New evidence suggests there’s more to metastasis than MMPs, demanding a therapeutic rethink.
Jonathan James | | Quick Read
Metastasis is the most dangerous step in a cancer’s evolution, yet specific therapies intended to inhibit the process remain elusive. Scientists have long focused on inhibiting matrix metalloproteinases (MMPs) – a family of enzymes that are believed to aid cell migration by degrading the dense network of proteins – called the basement membrane – that surrounds human tissues. Now, a study reported in Developmental Cell suggests there may be far more to the story of metastasis than previously thought (1).
David Sherwood of Duke University is one of the papers authors. His team has been studying the invasive behavior of anchor cells in the nematode worm Caenorhabditis elegans, which they have found invade like cancer cells. “What’s surprising is that we’d conducted many screens of invasive behavior in the worm, and we never identified MMPs as playing a key role – despite it being thought that they are absolutely critical to metastatic cancer invasion.”
The team set out to unravel the paradox by creating genetic knockouts of the six MMPs expressed in the worm. “The cells we studied still invaded – what is remarkable is that Laura Kelley [the paper’s first author] found that the invading cell adapts its invasion strategy,” explains Sherwood. “It forms a large battering ram – a structure made of F-actin, which never forms normally – to breach the basement membrane.” Mitochondria that fuel energy dependent processes in cells were also found to localize to the battering ram. Sherwood believes this adaptive invasion strategy might be why clinical MMP inhibitor trials failed in cancer patients. “Consider the basement membrane that surrounds all tissue – it emerged right at the time of animal multicellularity (approximately 700 million to a billion years ago),” he says. “Given how long that is in evolutionary terms – and the importance of crossing basement membranes – it's likely the mechanisms that allow cells to cross those kinds of barriers are ancient and conserved and are simply hijacked by metastatic cancer.”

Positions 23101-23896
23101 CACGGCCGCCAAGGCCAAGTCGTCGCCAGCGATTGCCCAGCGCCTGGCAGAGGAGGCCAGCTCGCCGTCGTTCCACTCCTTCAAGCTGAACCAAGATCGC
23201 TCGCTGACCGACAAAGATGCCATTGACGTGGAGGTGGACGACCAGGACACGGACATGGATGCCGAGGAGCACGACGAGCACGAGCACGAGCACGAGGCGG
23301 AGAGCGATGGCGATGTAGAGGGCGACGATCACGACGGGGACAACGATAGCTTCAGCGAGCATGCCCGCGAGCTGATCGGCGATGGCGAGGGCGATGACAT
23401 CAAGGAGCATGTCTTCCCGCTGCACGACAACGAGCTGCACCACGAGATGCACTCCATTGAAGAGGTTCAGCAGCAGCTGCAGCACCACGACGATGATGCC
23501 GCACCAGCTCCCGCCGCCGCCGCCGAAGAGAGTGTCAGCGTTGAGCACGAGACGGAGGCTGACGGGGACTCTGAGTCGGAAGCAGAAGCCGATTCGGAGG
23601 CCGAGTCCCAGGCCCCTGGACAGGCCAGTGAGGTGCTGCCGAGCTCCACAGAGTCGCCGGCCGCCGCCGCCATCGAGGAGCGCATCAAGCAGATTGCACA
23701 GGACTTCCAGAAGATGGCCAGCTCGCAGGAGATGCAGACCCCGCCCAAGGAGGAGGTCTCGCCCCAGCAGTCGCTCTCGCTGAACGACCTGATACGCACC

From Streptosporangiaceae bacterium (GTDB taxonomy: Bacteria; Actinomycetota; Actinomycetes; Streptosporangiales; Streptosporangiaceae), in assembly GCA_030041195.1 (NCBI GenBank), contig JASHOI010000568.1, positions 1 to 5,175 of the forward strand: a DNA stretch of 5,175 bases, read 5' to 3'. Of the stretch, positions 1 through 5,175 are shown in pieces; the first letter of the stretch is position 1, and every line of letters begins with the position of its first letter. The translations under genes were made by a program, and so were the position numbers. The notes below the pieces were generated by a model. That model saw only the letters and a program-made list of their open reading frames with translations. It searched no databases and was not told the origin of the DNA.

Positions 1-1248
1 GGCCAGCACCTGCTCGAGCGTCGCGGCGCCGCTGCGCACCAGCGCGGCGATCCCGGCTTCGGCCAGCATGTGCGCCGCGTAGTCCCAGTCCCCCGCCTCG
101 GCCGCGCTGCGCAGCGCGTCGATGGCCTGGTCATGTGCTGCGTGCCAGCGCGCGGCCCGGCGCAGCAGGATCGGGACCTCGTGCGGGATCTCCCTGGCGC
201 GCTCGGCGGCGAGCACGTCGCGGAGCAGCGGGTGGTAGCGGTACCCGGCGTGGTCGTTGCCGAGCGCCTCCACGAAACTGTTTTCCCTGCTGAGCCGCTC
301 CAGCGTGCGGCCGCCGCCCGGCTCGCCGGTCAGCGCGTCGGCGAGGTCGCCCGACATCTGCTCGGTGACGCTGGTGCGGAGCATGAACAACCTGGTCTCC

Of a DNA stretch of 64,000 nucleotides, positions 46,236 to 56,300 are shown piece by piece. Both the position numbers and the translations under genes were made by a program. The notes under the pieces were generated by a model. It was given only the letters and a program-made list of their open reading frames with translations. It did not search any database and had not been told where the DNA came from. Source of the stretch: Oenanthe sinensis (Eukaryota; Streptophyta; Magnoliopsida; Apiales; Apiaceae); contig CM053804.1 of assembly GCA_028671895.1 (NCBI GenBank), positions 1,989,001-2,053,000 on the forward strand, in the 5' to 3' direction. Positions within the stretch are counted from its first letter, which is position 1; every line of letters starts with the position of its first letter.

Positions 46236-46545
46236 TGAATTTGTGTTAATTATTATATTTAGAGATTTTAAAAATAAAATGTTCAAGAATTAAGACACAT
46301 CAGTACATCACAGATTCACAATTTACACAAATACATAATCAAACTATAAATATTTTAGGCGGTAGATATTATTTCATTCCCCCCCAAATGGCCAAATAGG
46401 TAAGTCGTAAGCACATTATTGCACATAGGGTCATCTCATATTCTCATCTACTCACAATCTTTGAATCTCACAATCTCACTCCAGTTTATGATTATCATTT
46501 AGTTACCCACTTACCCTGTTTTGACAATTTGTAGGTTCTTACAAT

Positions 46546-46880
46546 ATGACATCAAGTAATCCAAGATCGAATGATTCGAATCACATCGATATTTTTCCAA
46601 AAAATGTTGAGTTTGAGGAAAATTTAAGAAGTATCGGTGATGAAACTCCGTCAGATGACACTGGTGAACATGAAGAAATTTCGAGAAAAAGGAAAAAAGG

According to Sherwood, however, the most exciting discovery might be something much more fundamental. “Our unpublished work suggests that the way that these invasive cells make proteins is unique,” he explains. “We think that because the cell has to make a lot of proteins in a very quick amount of time (the battering ram approach to invasion takes around 90 minutes and ‘traditional’ MMP driven invasion takes around 45 minutes), it has to use unique translation machinery.”
The longer-term goal for the team is to to identify additional ways in which cells may adapt their invasive program to the loss of MMPs. Sherwood believes this could have important application in the clinic. “We’re excited by combining different types of invasion inhibitors – for example targeting energy production in combination with MMPs. In particular, the ATP transporter we identify in our paper – Ant1.1 – could be a terrific candidate for therapy.”
- LC Kelley et al., “Adaptive F-actin Polymerization and Localized ATP Production Drive Basement Membrane Invasion in the Absence of MMPs.” Dev Cell, 18, 31084-6. [Epub ahead of print] (2019) PMID: 30686527